#18 | Respect My Authoritah!

Of the 347,000 lifetime sessions TheFlexibleWorker.com has received, 324,000 sessions have come from organic Google search.

In other words, Google search represents 93% of my site’s lifetime traffic.

When the organic spigot gets turned off, my site is dead. Talk about platform risk.

You hear all the time that a “well branded” site is the antidote. It’s how you build something that lasts…remember?

But what does ‘branded’ mean in this context?

I always find it helpful to start with the painfully obvious and push forward from there…

A great domain name, logo and matching site color scheme is 0.0001% of the lift involved in creating a branded site. You know this intuitively by the sheer number of sites that check all three of these boxes and yet have zero brand recognition.

Brand recognition comes by establishing yourself as an authority over time. So, a well branded site is an authority site.

But how do you build authority? It’s this final observation that’s key:

Sites that demonstrate meaningful authority within their respective niche, unanimously do so by creating multiple forms of *quality* content distributed across multiple platforms.

For the OGs in this space, I’m not saying anything new here.

But I would argue most niche site owners today continue to follow the same old, out-of-the-box approach that I did. Their site’s sole purpose on earth is to drive organic traffic via 100% SEO content.

So, your site traffic distribution looks like mine – what next?

When I finally connected the dots above (to re-emphasize I’m not claiming to have discovered anything new here – this is just a case of having to learn the hard way by DOINGit felt like I had choice paralysis.

“I have to create multiple forms of content and distribute it across multiple platforms? Great. Where the hell do I even start?”

This more succinct call to action helped me narrow my focus and maybe it will do the same for you: Start by identifying ONE other reason for your site to exist OTHER than driving organic search traffic.

That brings us to the long-term, hard changes my site needs to survive…the so-called “bucket #2” updates.

I’m in the tech troubleshooting niche, so naturally my deep dive started there. The goal was to analyze the top players in my space and uncover the trends.

Here’s what I found.


Covering the latest news in tech seems to be the standout winner.

From Lifewire, DigitalTrends, TechRadar, MiniTool, IFixIt and beyond, they ALL cover the news.

And it’s no wonder. News is highly shareable content and it’s great for growing social accounts, especially on Twitter.

  • The upside: You start generating a combination of social and direct traffic, while gradually building topical authority over time.
  • The downside: The content is far from evergreen.


Many of these same sites host a tech troubleshooting forum.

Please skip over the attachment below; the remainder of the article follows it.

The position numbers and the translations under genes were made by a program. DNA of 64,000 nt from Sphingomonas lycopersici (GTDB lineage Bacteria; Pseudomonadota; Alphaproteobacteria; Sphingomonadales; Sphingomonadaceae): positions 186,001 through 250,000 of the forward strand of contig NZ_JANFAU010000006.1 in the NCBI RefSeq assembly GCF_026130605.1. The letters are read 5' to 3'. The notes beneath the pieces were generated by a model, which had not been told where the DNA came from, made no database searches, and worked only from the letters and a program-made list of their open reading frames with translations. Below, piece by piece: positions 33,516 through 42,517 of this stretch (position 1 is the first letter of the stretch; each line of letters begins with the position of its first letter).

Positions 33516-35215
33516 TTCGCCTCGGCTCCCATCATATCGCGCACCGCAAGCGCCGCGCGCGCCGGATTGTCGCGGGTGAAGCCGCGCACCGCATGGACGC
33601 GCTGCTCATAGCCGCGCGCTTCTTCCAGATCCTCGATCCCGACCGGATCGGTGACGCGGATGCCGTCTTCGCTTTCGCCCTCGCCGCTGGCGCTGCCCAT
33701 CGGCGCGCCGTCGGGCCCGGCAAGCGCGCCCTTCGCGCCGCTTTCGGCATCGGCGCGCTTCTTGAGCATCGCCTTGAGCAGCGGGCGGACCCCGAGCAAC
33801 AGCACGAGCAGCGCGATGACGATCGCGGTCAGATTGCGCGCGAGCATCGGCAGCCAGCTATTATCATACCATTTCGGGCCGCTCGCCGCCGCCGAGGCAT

In my mind, “forum” and “community” are in many ways synonymous.

By creating an effective and useful forum, you encourage users to come back time and time again for advice.

Eventually, forums start to organically build brand loyalty. Brand loyalty quickly snowballs into a genuine fan base.

  • The upside: Building authority and direct traffic in the process. And oh yeah, what’s better than user generated content leading to long-tail, organic keyword traffic?
  • The downside: From the outside looking in, filtering low quality content and spammers seems like a full-time job (and a nightmare).


To be clear, not all products are created equal. And yes, it goes without saying that many products are only offered as a direct result of already having traffic.

Nonetheless, whether it’s repair software or physical tools to clean your electronics, nearly all leading tech troubleshooting sites sell a product.

  • The upside: Revenue and authority.
  • The downside: Significant time suck due to customer service and payment problems.

Wrap It up Already

Most of you operate a site in a different niche.

I encourage you to perform the same analysis of the “winners” in your arena and ask yourself the same questions.

Yes, the content and the distribution mediums may differ, but you’ll uncover the same underlying truth – they ALL have at least one other reason to exist.

In the gardening niche? Kevin Espiritu over at epicgardening.com has the perfect YouTube channel for you.

All about retro gaming? Brandon Saltalamacchia at retrododo.com literally wrote the book on it.

And this barely scratches the surface of the types of content and the distribution mediums that both these guys pursue.

News, forums and products.

The fundamental question I am grappling with lately: Is this truly the niche that I want to spend the time and energy required to successfully build out any one of these three verticals?

Let’s all take the weekend to mull it over.

Until next time. ✌️


mike keith always be publishing

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